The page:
time spent in dwell equals the rotation length, RL, times the number of rotations the force
package remains in dwell, minus the ﬁxed number of days spent in changeover and transit,
T. The number of rotations the force package remains in dwell is equal to the number of
force packages that are not deployed (i.e. in dwell) or the force multiplier, fm, minus one.
Changeover and transit days, T, are considered deployment days and, thus, do not count as
dwell. Putting all of this together:
RL *fm 1
The steady-state probabilities are derived using the balance equations which, based on the
transition rates, are:
RL *fm 1
The D2D ratio is now simply stated as:
which can be expressed by rewriting equation (1) as:
RL *fm 1
Normalizing the length of the deployment and writing D2D in the standard format yields:
D2D¼1: RL þT
RL *fm 1
To maintain a D2D ratio of 1:D:
RL *fm 1
Finally, to determine how the force multiplier depends on rotation length, as well as
changeover and transit time, solve equation (3) for fm to obtain:
Equation (4) yields the force multiplier necessary to maintain long-term 1: DD2D ratios
based on rotation length, as well as changeover and transit time. Note that the
RL *fm 1
from equation (3) is useful because it yields a force package’s long-term dwell based on
rotation length, a given force multiplier, as well as changeover and transit time. Non-
availability is still not part of the equation.
To account for non-availability of the assigned manpower, divide the number produced
in equation (4) by A, where:
Number Assigned :
The ﬁnal relationship that determines the force multiplier needed to maintain 1: DD2D and
accounts for rotation length, changeover, transit time and manpower non-availability is:
To show the value of this work, our method is applied to the AFSOC. To begin, we discuss
the importance of the holistic D2D average.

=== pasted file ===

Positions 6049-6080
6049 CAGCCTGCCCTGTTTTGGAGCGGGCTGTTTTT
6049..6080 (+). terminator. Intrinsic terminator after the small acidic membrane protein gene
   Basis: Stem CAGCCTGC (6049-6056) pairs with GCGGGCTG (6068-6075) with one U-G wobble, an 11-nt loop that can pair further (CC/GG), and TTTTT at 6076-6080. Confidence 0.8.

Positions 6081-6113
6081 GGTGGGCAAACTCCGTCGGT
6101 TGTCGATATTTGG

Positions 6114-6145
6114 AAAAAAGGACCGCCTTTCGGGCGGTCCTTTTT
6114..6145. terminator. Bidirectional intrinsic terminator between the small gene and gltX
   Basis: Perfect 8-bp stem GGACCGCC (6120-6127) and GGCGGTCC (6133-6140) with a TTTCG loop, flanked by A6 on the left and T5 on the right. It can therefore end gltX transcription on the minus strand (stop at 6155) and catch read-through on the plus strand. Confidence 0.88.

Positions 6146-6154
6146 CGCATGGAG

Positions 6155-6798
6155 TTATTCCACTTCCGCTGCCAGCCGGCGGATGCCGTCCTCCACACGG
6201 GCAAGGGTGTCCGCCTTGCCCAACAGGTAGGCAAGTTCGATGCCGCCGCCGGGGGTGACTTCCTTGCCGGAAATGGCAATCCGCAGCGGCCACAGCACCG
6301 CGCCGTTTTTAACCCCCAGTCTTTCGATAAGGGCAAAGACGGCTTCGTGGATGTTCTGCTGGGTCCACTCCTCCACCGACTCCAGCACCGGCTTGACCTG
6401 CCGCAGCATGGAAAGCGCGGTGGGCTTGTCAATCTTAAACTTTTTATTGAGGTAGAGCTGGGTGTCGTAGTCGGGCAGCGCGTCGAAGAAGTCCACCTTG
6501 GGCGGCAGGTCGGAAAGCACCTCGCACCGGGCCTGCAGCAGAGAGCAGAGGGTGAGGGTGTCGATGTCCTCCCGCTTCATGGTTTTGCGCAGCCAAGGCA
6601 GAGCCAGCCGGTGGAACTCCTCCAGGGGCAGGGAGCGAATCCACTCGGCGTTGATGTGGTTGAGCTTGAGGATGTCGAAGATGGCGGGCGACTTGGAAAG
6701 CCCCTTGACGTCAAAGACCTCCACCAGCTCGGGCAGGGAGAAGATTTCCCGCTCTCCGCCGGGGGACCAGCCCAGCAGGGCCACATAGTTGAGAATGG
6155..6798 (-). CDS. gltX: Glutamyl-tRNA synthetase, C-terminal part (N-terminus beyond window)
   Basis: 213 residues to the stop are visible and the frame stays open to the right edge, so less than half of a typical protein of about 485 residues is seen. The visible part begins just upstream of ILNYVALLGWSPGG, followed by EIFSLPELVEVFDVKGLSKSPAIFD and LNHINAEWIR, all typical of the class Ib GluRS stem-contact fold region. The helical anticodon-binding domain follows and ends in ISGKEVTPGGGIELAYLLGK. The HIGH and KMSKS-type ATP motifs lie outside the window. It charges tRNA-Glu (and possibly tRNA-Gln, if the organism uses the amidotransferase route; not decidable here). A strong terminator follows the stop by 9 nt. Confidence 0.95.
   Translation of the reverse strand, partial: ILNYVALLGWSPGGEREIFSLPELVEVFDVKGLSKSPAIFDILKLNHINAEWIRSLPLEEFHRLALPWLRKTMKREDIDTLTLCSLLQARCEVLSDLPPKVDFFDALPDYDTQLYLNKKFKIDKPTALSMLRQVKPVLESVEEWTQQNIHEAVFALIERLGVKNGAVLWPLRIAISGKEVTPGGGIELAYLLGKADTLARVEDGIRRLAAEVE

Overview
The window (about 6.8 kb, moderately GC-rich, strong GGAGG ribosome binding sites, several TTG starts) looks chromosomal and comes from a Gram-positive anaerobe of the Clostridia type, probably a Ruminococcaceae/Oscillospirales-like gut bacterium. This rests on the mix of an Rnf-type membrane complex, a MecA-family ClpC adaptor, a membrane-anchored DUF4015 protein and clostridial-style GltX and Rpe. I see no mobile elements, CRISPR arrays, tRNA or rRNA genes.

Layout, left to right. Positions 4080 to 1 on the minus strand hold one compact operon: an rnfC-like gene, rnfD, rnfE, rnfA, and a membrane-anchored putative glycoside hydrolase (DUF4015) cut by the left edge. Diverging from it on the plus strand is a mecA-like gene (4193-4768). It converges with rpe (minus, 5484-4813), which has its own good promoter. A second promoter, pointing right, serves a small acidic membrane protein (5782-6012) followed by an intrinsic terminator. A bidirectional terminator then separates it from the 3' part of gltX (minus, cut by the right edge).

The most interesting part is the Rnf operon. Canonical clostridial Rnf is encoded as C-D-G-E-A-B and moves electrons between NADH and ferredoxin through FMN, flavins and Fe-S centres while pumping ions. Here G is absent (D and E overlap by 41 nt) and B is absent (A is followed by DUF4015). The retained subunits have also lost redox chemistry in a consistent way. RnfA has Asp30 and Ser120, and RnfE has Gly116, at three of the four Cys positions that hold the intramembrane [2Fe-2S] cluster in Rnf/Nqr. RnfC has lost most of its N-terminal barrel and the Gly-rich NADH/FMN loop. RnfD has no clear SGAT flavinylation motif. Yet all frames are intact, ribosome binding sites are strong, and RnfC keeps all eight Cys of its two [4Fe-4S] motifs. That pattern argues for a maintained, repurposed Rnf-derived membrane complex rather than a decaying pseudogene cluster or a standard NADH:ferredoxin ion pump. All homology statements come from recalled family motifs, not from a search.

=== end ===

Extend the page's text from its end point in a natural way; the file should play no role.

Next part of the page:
Figure 7 depicts individual D2D ratios for members of an AFSOC operations group.
In this particular group, as the histogram on the left shows, approximately 4 per cent of
Airmen have dwell rates greater than 19.5 (i.e. D2D ratios less than 1:19.5). The high dwell
rates skew the average dwell rate signiﬁcantly. In this case, all of the high dwell rates are
based on deployments that lasted less than 30 days. Often times, because of database and
administrative limitations, short trips overseas are coded as deployments when they do not
actually meet the deﬁnition of an operational deployment. Once the short trips are removed,
the mean dwell rate is a more representative metric. However, distinguishing short trips
from actual deployments by removing anything that lasts less than 30 days is completely
subjective because the 30-day cutoff was chosen arbitrarily. In truth, some deployments last
less than 30 days. Typically, when a statistician does not want the measure of central
tendency to be impacted by outliers, they will use the median instead of the mean. However,
outliers (or short deployments) should not be completely ignored but instead should be
weighted appropriately. The holistic average takes short deployments into account but
weights them according to their length.
Historically, at AFSOC, based on personnel data from the Military Personnel Data
System collected from 2011 through 2014, 85 per cent of authorized billets actually have
personnel assigned and 91 per cent of those assigned are available. Therefore, AFSOC tends
to have 77 per cent of authorized personnel available. Mathematically:
No:Assigned ¼91%;and No:Available
As, historically at AFSOC A= 0.91 and as, for AFSOC’s active duty force, the goal is 1:2
D2D ratios, the force multiplier is given as:
Figure 8 plots the required force multipliers, as a function of rotation length, based on just
the combined changeover and transit time (solid line) and based on the combined
changeover and transit time plus the non-availability of assigned personnel (dashed line).
Note that the required force multiplier decreases, but not linearly, as the rotation length
increases. This inverse relationship is expected, as the number of rotations required
decreases as the rotation length increases and as every rotation requires a ﬁxed amount of
changeover and transit time. As a side note, because each rotation requires a ﬁxed amount
of changeover and transit time, as rotation length increases, the total number of days away
Left: Dwell rates
histogram (all data)
and right: Dwell rates
needed to maintain
1:2 D2D based on
rotation length (14
days of changeover
and transit time)
decreases. This relationship creates a tradeoff between rotation length and total number of
Basedonthemath,Figure 8 plots non-integer-valued force multipliers. Fractions of force
packages are permissible if compensating for personnel non-availability; however, a fraction of
a force package cannot cover a deployment requirement for a full force package. The question